• July/August 2015
  • Vol. 16, No. 6

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Report Provides Data on Homeless Youth

A 2015 brief from Child Trends reports that homelessness among youth in the United States is increasing. Using data counting homeless children who are enrolled in school and homeless children served in shelters, this study found that nearly 1.3 million students were reported to be homeless during the 2012–2013 school year. However, that number may not include children who were neither enrolled in school nor being served at shelters. There is an increased concern for the welfare and well-being of these children who are more likely to experience negative conditions such as:

  • Chronic health concerns
  • Behavioral problems
  • Excessive school suspensions and expulsions
  • Separation from parents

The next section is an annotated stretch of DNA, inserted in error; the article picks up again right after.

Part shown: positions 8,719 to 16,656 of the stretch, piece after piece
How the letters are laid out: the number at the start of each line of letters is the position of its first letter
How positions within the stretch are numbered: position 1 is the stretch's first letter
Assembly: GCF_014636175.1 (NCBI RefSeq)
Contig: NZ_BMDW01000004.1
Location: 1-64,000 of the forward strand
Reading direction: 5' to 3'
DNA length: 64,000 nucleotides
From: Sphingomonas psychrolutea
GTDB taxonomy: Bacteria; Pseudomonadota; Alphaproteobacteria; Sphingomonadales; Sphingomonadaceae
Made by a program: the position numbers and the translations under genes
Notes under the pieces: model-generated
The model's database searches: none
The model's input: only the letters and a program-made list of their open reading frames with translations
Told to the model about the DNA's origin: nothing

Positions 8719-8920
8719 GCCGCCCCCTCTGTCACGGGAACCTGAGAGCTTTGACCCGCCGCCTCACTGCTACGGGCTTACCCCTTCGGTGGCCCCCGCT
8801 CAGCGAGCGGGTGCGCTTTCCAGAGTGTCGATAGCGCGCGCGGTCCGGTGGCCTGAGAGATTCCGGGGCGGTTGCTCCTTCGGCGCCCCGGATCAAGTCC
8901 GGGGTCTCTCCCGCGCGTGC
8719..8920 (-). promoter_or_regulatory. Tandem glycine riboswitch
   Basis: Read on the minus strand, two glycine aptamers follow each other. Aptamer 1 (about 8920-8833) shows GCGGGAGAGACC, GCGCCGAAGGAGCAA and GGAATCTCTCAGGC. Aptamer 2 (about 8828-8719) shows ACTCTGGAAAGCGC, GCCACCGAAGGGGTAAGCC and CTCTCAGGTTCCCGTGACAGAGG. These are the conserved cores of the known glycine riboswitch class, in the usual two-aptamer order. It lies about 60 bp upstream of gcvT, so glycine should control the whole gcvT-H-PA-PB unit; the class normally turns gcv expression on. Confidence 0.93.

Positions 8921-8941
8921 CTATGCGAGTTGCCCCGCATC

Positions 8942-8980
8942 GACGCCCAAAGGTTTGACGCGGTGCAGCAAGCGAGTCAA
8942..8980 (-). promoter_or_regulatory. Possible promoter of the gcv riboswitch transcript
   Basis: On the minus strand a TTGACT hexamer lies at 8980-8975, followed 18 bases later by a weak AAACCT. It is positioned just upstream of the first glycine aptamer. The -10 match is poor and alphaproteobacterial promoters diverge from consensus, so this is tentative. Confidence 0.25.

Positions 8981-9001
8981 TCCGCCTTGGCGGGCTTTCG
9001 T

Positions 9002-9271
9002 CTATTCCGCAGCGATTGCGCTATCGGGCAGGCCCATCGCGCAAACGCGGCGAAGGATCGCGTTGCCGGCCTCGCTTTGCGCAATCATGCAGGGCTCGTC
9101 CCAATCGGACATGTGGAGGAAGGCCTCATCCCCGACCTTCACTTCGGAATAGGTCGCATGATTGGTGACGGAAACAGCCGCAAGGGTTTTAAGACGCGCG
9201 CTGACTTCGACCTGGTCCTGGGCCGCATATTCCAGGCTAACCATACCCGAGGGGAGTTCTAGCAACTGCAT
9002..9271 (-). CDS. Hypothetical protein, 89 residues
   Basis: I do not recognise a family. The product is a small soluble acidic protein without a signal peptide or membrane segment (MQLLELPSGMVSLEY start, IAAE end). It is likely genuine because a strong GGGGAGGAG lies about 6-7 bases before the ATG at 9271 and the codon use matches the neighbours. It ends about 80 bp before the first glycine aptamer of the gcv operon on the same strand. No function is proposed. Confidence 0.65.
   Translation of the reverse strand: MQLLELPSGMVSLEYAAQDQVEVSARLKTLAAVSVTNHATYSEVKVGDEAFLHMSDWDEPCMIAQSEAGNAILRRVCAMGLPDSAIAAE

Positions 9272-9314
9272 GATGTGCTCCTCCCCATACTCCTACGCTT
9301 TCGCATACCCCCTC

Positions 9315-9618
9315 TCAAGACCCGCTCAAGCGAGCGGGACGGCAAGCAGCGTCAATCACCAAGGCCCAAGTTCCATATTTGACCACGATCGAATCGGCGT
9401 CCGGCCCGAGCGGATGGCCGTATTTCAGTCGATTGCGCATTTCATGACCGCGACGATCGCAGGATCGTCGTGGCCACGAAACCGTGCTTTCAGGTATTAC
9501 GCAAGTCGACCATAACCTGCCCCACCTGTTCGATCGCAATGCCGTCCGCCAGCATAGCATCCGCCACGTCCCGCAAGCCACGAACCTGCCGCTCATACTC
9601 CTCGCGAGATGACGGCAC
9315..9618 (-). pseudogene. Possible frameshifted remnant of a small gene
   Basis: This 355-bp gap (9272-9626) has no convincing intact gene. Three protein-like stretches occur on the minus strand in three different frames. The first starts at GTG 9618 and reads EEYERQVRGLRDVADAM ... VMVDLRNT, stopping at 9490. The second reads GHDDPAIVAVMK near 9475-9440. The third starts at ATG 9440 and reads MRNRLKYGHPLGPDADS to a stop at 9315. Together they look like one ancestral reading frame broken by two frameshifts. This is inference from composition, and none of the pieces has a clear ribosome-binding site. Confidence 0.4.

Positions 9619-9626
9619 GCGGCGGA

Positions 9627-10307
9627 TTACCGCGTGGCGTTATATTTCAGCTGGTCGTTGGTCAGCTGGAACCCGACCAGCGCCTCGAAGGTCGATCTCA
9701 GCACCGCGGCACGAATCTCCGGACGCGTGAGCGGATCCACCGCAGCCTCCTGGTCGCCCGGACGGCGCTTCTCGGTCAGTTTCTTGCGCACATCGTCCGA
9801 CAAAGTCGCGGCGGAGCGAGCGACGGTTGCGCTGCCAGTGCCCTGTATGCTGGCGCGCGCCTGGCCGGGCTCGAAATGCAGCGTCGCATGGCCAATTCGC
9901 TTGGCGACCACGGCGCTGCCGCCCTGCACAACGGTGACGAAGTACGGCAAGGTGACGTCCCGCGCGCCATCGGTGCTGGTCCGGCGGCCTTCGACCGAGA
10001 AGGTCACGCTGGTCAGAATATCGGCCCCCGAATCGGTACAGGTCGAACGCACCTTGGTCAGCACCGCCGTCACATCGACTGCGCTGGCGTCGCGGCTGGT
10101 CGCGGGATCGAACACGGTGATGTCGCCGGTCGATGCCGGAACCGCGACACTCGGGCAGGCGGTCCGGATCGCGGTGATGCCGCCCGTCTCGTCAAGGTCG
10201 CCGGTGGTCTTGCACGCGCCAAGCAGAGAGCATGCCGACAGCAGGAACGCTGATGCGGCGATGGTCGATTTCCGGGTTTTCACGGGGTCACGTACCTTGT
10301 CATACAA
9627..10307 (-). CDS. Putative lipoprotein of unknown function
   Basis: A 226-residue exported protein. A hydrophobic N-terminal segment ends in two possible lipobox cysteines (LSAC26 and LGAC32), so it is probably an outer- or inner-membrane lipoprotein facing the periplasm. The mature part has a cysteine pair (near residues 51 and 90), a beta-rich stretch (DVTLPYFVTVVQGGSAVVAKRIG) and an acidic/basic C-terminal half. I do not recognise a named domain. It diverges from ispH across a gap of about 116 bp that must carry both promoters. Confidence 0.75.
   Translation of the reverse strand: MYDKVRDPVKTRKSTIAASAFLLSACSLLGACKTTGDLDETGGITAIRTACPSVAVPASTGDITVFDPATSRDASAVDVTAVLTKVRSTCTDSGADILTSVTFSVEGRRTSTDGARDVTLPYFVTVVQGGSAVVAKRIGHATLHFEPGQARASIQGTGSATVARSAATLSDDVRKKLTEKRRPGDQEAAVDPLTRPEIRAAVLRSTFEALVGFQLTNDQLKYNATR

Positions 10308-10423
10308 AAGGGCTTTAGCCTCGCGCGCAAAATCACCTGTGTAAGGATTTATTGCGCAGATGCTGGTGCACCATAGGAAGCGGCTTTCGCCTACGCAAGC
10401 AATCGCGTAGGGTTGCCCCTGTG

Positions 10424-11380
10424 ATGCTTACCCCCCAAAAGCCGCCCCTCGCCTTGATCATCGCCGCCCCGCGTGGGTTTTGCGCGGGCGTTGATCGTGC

A homeless youth is defined in this report as someone who:

  • Does not have access to a consistent nighttime residence
  • Utilizes an atypical nighttime residence such as a car or public/private place
  • Lives in a private or public shelter
  • Lives in a place unintended for human habitation
  • Lacks the resources to obtain and maintain housing
  • Is limited in sustaining housing due to chronic physical, mental, or behavioral disorders

This report also provides research-based evidence that recorded differences in homelessness among youth by living situation, racial and ethnic backgrounds, sex, and age. Access the full report, entitled Homeless Children and Youth, on the Child Trends website at http://www.childtrends.org/wp-content/uploads/2015/01/112_Homeless_Children_and_Youth.pdf (357 KB).

Related Items

Children's Bureau Express spotlighted the relationship between housing insecurity and child welfare involvement in the March 2015 issue. For a self-assessment tool related to shelter employees creating safe and developmentally appropriate spaces for young children, see the article "Early Childhood Self-Assessment Tool for Family Shelters" in this issue of CBX.
 

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